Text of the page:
AT&T Chief Executive Officer Randall Stephenson believes T-Mobile and Sprint have "a tough hill to climb" in order to have their proposed $26.5 billion merger approved by stateside regulators. While speaking at the latest edition of Recode's annual Code conference held in Rancho Palos Verdes, California, Mr. Stephenson suggested the third- and fourth-largest wireless carrier in the United States will likely have an even more difficult time with receiving a regulatory go-ahead for their consolidation than AT&T has with its attempted Time Warner tie-up valued at $85.6 billion. The Dallas, Texas-based telecom giant has yet to merge with Time Warner as its legal battle with the Department of Justice continues, with Washington's antitrust watchdog being unwilling to greenlight the move despite the fact that the deal is a vertical merger and doesn't eliminate any competition from the market.
"Power to them if they get it done," Mr. Stephenson said, indicating AT&T has no plans to oppose T-Mobile and Sprint's attempted tie-up in any capacity, a sentiment that was already expressed by the company's Communications CEO John Donovan earlier this month. The industry veteran's Wednesday speech was the first occasion on which he commented on the merger, though he refused to express a stance on whether the consolidation of the two smaller national carriers should be approved, having maintained that anything he says would be easily twistable due to his own interest in the wireless industry and the fact that AT&T directly competes with both mobile service providers. If combined, T-Mobile and Sprint would be within striking distance of AT&T in terms of subscribers; the second-largest telecom firm in the U.S. presently has over 143 million subscribers, whereas T-Mobile and Sprint have over 127.5 million together, according to their consolidated financial reports for the first quarter of 2018.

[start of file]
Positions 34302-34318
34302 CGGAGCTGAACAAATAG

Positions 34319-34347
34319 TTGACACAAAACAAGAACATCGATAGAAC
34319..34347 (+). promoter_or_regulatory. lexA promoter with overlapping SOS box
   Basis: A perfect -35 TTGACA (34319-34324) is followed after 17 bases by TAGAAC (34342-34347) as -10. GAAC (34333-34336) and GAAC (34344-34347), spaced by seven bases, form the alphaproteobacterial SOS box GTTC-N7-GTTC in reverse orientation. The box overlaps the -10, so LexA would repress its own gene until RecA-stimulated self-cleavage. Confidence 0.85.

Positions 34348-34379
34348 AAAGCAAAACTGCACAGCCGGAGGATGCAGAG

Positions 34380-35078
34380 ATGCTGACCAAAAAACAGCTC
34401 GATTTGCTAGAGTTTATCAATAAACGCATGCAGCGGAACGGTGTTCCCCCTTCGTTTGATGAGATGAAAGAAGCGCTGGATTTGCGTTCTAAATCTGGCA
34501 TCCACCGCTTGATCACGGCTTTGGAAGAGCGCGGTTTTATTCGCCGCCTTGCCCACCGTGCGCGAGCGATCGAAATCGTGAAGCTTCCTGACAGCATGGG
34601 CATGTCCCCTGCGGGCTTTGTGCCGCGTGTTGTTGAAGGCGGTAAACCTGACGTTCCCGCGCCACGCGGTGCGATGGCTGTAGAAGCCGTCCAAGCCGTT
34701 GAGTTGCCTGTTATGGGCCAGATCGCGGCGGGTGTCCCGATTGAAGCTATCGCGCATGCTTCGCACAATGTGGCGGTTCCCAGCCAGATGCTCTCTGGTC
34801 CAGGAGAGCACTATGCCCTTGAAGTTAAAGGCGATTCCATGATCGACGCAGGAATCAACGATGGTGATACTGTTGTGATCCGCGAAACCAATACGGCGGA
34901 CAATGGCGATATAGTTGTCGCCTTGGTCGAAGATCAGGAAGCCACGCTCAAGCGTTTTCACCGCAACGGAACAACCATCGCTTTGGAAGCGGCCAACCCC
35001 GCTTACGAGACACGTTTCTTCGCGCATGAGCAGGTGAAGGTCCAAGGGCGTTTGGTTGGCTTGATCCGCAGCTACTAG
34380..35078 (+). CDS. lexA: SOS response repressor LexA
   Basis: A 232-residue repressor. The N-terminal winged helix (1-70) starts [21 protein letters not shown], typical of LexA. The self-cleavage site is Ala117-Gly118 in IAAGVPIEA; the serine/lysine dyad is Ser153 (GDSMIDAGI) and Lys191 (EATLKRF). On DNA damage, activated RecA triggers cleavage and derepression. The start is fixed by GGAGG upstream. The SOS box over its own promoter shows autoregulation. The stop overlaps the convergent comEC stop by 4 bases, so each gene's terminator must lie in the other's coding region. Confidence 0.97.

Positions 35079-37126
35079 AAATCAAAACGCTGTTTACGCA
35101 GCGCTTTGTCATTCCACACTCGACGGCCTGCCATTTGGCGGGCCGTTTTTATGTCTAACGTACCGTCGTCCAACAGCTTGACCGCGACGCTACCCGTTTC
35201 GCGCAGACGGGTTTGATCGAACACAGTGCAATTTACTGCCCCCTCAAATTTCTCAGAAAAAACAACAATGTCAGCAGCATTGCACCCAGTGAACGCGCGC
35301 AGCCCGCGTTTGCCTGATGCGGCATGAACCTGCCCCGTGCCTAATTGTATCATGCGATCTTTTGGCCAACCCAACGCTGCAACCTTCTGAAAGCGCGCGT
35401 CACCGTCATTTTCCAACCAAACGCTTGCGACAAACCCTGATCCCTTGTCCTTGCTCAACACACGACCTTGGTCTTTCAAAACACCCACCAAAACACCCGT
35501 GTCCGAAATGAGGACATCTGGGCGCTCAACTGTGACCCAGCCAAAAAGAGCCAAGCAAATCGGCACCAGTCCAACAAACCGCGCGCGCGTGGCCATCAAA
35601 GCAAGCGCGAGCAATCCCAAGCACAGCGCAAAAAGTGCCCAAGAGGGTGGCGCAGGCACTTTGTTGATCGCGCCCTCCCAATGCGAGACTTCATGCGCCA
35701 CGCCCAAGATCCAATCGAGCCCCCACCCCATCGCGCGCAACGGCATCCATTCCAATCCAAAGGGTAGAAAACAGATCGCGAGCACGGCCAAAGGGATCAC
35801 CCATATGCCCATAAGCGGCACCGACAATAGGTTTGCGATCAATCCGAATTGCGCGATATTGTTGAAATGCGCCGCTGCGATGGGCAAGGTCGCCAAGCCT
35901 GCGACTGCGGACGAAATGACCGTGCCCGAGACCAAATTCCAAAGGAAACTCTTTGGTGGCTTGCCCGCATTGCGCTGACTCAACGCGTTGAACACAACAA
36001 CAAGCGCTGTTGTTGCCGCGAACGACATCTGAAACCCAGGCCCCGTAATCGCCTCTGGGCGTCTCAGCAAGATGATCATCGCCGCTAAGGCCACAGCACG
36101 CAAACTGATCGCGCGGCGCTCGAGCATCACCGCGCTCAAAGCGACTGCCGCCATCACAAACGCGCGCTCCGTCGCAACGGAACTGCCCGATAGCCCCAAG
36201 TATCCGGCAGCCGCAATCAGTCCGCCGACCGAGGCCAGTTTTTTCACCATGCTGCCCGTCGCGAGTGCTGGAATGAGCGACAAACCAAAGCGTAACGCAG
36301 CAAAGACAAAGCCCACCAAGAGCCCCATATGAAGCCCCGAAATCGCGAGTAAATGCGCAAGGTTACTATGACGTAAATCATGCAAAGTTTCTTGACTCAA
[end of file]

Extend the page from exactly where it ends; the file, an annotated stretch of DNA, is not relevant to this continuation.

AT&T attempted acquiring T-Mobile in 2011 but was blocked from doing so by the Obama administration, with the development marking Mr. Stephenson's first high-profile acquisition failure. The firm is still awaiting a first-instance ruling on its Time Warner dispute with the DOJ. T-Mobile and Sprint said they're hoping their merger will be approved in the first half of 2019, a timeline that some analysts are describing as too optimistic given Washington's recent moves on the antitrust front, including the attempted blocking of AT&T's Time Warner acquisition.